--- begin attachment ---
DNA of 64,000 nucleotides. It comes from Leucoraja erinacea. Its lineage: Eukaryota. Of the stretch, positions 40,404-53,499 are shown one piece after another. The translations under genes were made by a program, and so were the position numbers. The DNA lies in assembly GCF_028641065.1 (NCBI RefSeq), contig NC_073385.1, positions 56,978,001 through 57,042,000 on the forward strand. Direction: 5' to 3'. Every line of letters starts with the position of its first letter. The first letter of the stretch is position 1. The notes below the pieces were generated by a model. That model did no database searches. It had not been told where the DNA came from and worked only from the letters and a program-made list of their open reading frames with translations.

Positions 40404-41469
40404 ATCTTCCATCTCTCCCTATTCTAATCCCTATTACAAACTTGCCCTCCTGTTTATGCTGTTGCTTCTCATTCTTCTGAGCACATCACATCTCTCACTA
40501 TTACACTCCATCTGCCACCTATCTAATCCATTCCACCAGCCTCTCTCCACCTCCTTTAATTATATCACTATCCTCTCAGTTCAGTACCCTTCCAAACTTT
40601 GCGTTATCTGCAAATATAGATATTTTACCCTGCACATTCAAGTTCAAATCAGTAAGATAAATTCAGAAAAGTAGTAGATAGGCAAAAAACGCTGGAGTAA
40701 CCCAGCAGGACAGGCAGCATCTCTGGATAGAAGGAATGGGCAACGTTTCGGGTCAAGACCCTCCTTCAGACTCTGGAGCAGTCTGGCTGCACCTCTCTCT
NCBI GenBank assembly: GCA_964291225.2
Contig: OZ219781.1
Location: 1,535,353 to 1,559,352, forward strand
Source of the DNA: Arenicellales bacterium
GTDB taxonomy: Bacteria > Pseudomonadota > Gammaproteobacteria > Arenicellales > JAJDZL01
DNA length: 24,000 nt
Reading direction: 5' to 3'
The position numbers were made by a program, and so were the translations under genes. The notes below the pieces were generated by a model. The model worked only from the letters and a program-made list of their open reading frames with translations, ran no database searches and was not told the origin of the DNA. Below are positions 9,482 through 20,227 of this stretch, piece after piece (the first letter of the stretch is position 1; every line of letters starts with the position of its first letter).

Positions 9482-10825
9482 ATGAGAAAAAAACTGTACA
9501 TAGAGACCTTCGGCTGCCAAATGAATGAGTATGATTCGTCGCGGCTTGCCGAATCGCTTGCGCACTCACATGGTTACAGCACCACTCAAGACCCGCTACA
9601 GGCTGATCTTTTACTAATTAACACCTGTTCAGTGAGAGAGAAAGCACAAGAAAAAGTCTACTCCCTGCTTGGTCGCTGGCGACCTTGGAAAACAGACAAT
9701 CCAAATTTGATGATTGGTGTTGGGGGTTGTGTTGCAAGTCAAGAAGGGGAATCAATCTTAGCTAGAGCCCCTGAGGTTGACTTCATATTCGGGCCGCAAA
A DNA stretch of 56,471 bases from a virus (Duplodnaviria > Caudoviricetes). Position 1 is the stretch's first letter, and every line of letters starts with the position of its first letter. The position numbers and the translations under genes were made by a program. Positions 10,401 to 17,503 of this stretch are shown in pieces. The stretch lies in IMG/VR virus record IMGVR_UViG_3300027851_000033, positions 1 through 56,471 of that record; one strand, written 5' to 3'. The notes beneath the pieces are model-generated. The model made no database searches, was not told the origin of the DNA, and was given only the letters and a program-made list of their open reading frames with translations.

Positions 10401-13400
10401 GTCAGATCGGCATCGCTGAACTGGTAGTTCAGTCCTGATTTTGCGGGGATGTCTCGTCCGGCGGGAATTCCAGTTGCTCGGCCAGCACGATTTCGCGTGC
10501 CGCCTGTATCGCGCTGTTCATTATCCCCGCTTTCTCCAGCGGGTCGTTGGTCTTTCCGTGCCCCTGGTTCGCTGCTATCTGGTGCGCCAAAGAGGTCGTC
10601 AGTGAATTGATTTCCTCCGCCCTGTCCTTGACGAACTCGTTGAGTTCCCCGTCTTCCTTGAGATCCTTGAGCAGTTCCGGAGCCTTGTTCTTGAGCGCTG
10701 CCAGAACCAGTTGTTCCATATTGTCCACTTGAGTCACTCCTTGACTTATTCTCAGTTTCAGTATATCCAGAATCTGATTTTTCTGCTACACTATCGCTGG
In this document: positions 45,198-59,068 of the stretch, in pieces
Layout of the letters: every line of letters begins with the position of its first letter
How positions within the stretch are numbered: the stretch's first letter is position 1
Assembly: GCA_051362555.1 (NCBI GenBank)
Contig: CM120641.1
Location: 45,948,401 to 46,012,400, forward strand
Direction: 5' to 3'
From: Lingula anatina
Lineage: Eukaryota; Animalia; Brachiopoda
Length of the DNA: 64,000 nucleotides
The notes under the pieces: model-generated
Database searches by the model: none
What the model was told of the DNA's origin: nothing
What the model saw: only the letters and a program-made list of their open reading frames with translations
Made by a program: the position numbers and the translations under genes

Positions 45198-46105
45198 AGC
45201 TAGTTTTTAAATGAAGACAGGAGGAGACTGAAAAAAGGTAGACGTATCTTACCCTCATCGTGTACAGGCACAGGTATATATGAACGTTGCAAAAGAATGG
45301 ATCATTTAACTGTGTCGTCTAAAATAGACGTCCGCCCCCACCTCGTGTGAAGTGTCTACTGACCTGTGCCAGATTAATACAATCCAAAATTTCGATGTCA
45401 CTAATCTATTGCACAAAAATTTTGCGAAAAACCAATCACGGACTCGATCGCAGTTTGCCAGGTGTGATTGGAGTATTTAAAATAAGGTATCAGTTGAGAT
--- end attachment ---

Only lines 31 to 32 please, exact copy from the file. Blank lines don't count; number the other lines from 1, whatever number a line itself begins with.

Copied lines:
Location: 45,948,401 to 46,012,400, forward strand
Direction: 5' to 3'